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Microsoft Exchange Manage email and network setup from one location with Exchange Server 2007

When another employee joins your company what is the current scenario? Most likely you firstly get your network administrators to create a new logon username and password. You then contact your ISP, and after a few days the new employee has a new email address, at the additional monthly cost to you. Then another network guy will configure the new Outlook service on the new users machine while your new employee has been using some old employees email address for the last week and the .pst file somehow disappears! - Chaos.

Using Exchange Server 2007, in one step you can add a new user onto the network, create a new mail box, and you don't even need to configure Outlook on the users machine. The User can log on to the network and have access to their mail immediately using Microsoft Outlook Web Access.

What is Exchange?

A visitor to my web site recently asked for an explanation of Microsoft Exchange, highlighting how much we sometimes take for granted that people who use Outlook know what Exchange is all about. Given some of the messages I've seen in the public newsgroups, I doubt that even all the organizations that have installed Exchange know why they're using it, so perhaps an explanation is in order.

First of all, Exchange is a mail server. It can handle POP, IMAP, and web clients, as well as its own preferred client, Outlook.

But as just a mail server, Exchange is a rather expensive and complicated choice. It's the collaboration features that make Exchange more than a mail server. Exchange allows people to share information, either using Outlook on the desktop or to a lesser extent, Outlook Web Access through a browser.

Typical collaboration scenarios include maintaining shared address lists that everyone can contribute to, scheduling meetings that include not just people but also conference rooms and other meeting resources, and sharing other types of information either in public folders or by granting access to folders in your own Exchange mailbox. You can also use Exchange to store a central library of commonly used Outlook forms. In fact, if you require maximum collaboration potential with Outlook clients, Exchange is your best choice.

So why doesn't everyone who wants to share data with Outlook just install Exchange? The answer is: cost and complexity. Exchange is a server-based application and requires an Active Directory infrastructure in place before you can even run setup. It costs considerably more than a shareware POP server and takes more effort to configure, especially when you want to support such features as access to Outlook Web Access from the Internet.

Exchange may look awfully complex to a small organization that just wants basic mail and collaboration, but that complexity includes features essential to supporting hundreds of thousands of users on a global network of Exchange servers.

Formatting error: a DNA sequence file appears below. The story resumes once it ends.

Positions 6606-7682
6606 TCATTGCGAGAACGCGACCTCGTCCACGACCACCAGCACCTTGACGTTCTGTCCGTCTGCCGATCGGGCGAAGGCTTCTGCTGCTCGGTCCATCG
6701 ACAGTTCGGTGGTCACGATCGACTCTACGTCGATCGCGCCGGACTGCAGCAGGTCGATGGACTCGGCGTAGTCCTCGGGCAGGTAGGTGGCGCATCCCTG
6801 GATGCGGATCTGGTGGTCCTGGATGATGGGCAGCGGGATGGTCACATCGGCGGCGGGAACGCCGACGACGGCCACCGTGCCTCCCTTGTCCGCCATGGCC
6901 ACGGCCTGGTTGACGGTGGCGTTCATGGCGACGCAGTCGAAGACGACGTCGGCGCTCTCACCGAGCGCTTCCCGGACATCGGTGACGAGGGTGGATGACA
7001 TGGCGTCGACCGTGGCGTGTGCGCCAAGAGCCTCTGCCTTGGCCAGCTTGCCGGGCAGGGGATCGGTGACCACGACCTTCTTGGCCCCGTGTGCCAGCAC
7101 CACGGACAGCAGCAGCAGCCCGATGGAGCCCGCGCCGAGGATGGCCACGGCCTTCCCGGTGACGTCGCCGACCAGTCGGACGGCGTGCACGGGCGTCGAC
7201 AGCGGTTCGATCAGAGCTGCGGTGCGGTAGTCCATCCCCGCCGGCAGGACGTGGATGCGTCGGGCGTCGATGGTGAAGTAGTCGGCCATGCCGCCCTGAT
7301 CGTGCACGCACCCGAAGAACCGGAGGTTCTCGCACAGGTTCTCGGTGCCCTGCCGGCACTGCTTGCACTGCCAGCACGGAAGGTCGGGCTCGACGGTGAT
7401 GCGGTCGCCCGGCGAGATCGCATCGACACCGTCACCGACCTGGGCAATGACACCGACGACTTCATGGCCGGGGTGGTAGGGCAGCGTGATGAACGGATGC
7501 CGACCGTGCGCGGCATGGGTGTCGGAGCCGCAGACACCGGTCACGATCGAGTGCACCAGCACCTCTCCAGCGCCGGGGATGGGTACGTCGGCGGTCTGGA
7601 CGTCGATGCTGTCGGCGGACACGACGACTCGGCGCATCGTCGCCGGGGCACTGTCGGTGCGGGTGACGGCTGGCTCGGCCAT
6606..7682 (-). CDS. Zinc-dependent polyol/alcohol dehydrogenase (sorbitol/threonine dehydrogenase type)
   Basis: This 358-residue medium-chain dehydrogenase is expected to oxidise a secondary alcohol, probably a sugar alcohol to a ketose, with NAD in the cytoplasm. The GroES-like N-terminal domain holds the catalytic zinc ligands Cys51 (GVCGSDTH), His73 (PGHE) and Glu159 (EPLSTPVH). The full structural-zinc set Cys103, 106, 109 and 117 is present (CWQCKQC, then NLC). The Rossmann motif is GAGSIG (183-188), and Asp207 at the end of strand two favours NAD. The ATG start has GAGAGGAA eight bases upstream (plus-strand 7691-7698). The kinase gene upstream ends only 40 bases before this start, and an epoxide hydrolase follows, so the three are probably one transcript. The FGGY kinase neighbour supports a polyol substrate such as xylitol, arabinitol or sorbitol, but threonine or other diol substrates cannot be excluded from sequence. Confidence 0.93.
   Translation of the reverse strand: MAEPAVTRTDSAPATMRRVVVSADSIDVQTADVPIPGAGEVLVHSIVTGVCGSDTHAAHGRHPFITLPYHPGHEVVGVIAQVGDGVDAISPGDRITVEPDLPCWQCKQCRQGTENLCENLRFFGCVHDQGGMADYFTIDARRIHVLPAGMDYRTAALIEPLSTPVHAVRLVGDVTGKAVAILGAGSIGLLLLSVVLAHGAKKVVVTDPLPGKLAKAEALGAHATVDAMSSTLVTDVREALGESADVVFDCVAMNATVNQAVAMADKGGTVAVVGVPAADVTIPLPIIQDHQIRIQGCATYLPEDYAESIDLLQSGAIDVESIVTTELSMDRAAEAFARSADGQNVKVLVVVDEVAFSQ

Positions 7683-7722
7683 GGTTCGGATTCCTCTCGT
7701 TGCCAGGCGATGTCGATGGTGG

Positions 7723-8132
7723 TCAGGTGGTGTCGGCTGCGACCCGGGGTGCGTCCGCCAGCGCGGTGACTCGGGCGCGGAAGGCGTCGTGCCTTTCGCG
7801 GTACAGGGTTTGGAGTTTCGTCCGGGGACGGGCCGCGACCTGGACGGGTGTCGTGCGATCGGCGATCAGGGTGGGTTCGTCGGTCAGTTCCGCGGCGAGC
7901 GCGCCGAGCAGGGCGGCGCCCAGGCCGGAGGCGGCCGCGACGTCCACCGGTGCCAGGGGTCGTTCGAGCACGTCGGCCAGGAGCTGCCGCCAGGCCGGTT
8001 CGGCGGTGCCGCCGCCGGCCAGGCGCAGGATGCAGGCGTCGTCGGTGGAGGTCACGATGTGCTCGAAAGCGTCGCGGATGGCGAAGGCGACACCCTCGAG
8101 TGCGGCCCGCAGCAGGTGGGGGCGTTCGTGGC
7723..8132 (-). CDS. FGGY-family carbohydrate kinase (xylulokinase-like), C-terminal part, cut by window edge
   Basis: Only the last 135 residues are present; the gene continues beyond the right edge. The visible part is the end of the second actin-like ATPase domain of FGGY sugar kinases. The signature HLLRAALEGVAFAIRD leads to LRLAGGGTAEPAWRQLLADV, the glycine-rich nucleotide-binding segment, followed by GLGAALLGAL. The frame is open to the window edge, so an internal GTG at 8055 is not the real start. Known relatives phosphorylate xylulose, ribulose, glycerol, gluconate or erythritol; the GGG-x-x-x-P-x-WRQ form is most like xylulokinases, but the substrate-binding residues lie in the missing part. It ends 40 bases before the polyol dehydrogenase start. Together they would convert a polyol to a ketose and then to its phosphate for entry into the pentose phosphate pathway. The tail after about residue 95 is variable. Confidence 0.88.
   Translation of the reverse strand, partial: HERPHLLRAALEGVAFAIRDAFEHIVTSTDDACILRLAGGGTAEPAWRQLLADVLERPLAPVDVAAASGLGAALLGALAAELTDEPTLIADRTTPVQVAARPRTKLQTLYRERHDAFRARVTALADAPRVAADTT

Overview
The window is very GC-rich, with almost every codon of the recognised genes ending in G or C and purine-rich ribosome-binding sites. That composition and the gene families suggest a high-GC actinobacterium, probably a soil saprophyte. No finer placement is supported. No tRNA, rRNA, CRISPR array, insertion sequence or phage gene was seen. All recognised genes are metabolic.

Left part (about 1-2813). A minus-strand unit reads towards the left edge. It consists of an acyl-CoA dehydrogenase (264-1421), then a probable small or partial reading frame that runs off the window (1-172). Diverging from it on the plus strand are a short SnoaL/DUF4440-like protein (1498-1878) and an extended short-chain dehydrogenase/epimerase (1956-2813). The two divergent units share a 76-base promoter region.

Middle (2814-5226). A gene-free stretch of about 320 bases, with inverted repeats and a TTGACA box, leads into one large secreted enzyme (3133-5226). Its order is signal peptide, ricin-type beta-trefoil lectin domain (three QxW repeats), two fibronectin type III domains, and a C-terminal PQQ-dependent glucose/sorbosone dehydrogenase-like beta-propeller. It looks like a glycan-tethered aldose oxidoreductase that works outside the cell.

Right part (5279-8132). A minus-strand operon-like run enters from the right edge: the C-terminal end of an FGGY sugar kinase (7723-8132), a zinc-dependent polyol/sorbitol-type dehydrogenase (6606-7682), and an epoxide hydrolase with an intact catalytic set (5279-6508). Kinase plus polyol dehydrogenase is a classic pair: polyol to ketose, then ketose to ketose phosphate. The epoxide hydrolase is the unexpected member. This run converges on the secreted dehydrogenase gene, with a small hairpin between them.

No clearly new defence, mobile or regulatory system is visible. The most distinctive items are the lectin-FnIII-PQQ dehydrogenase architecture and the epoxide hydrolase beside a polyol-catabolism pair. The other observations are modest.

Microsoft Outlook Web Access

One of the biggest PC problems users have is too many email addresses. I had one friend who had 35 accounts! Contacting him was a nightmare! This problem occurs mainly because people can't connect to their work email from home, they move across the country and their ISP doesn't offer a service, or they just couldn't be bothered configuring their software properly.

It makes me furious when I email companies who say "sorry it took so long to get back, but we don't check this account very often." As if it's a hassle to close down their Outlook and open another account.

Web Access means that from any PC in the world with an Internet connection you can access your Outlook email account, plus you can have numerous accounts open at once.

Outlook Web Access

The Web Storage System (WSS) - "More than Mail"

A distinct advance, from a developers point of view, in the capabilities of Exchange as a "more than mail" program is the Web Storage System.

The Web Storage System makes the old .PST file system redundant. It means that mail and yor calender becomes a managable, programable, scalable, developers paradise. XML, ASP, ActiveX Data Objects and OLE DB are all supportable features.

But what does this mean to you?

If you manage a significant proportion of your business through email (and let's face it, who doesn't spend 30% of the day in Outlook?) you are generally pretty stuck if you don't manage your inbox very well. And even if you do, it's a hassle locating old emails, which you probably deleted, using the Advanced Find feature, as good as that might be.

Using the WSS can build an app that will query the data in your email and calendar "folders" and do whatever you like with it as VB, VBA or VBScript permits.

Mail will change from being a service that sits uncomfortably with your business applications into a fully integrated data management environment.

Check out SSW eXtreme Emails! to see how we've exploited the possibilities.

Hardware Requirements for Setting Up Exchange Server 2007
Router Web Ramp (analog connection); or CISCO router (ISDN and others)
Real IP Address Available from your ISP
Domain Name http://mail.yourcompanyname.com.au
Permanent Internet Connection A dedicated modem, ISDN, cable, or DSL
Dedicated Exchange Server Machine 800 Mhz Processor; 256 MB RAM; 18GB hard drive space with a Raid-Array

If you're interested in finding out more about implementing Exchange Server 2007 please contact SSW